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Data-Manipulation Operations Using Free Format, Part One

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Data, it seems, is never quite in the form we need. We perform operations on our data to convert it to the form we want. Free-format RPG IV offers a variety of methods for transforming data to suit our requirements.

Editor's Note: This article is excerpted from chapter 8 of Free-Format RPG IV: Third Edition, by Jim Martin.

In this excerpt series, we explore those options, which include assignment statements, a large stable of built-in functions, and operations for converting dates and times.

Assignment Statements

Chapter 4 introduced the free-format evaluation operation. Evaluate, whether coded with or without the Eval (Evaluate expression) operation code, is an important operation in free format. The basic form of an Eval statement is

Data-Manipulation Operations Using Free Format, Part 1 - Figure 1

Explicitly specifying the Eval operation code is optional. When you don’t specify Eval, the remaining part of the line becomes an assignment statement that takes the following form:

Data-Manipulation Operations Using Free Format, Part 1 - Figure 2

In either form, the evaluate operation performs the functions specified in the expression on the right side of the equal sign (=) and assigns (moves) the expression’s result to the variable specified on the left.

Free-format RPG IV supports assignment statements for numeric, character, date, time, and indicator data. In the following sections, we take a closer look at each of these types of operations.

Eval Operation: Numeric

For numeric operands, the evaluate operation places the result of the assignment statement’s expression into a numeric result variable with proper decimal alignment. Variables used in the operation’s numeric expression can be any numeric data type, including zoned decimal, packed decimal, binary, integer (signed or unsigned), or float. The compiler takes care of any data-type differences by creating work fields. If the result of the expression on the right side of the assignment is too large for the receiving variable on the left, you’ll receive an exception message at run time.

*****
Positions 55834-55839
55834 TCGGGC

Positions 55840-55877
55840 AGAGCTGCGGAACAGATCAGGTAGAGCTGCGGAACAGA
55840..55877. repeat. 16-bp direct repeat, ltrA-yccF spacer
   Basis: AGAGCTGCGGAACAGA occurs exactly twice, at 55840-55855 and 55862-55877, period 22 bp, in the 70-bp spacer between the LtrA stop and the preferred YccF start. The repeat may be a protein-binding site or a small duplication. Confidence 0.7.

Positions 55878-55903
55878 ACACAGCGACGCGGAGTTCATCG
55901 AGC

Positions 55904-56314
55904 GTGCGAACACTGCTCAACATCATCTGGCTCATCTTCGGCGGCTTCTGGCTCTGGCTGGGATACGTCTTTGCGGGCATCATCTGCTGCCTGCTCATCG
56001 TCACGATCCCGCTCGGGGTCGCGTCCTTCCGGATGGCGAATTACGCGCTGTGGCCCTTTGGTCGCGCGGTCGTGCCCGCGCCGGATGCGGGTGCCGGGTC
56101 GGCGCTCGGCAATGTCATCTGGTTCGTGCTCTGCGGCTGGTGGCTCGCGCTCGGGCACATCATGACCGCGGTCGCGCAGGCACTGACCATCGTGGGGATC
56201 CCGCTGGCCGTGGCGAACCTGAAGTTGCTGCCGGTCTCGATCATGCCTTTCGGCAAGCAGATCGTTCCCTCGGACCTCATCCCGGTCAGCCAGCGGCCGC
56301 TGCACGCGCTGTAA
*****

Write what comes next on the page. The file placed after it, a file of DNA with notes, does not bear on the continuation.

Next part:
To specify half adjust, result decimal precision, or both for a numeric assignment operation, you must code the Eval operation code explicitly, along with the appropriate operation extender: (h) for half-adjust and (r) for precision. Listing 8-1 shows some examples of Eval and numeric assignment statements, including two half-adjust operations.

Data-Manipulation Operations Using Free Format, Part 1 - Figure 3

Data-Manipulation Operations Using Free Format, Part 1 - Figure3(cont)

Listing 8-1: Eval and numeric assignment statements

Eval Operation: Character

For character data types used in assignment statements, the resulting character string replaces the content of the variable on the left unless the left side is substringed. The resulting character string is left-justified in the variable or substringed location. With Eval or assignment statements that use character variables, the operation sets the left variable (or substringed locations) to blank before moving the data. The option to “pad” with blanks is unnecessary because the Eval or assignment always pads with blanks—in fact, you can’t stop the padding. Those of you familiar with fixed-format RPG’s MoveL (Move left) operation will note that the Eval or assignment for character data is equivalent to a move left with pad.

If the resulting character string is longer than the receiving variable or substringed locations, the operation truncates the characters in the result string beyond the length of the receiving field. Listing 8-2 shows some sample assignment statements that use character data.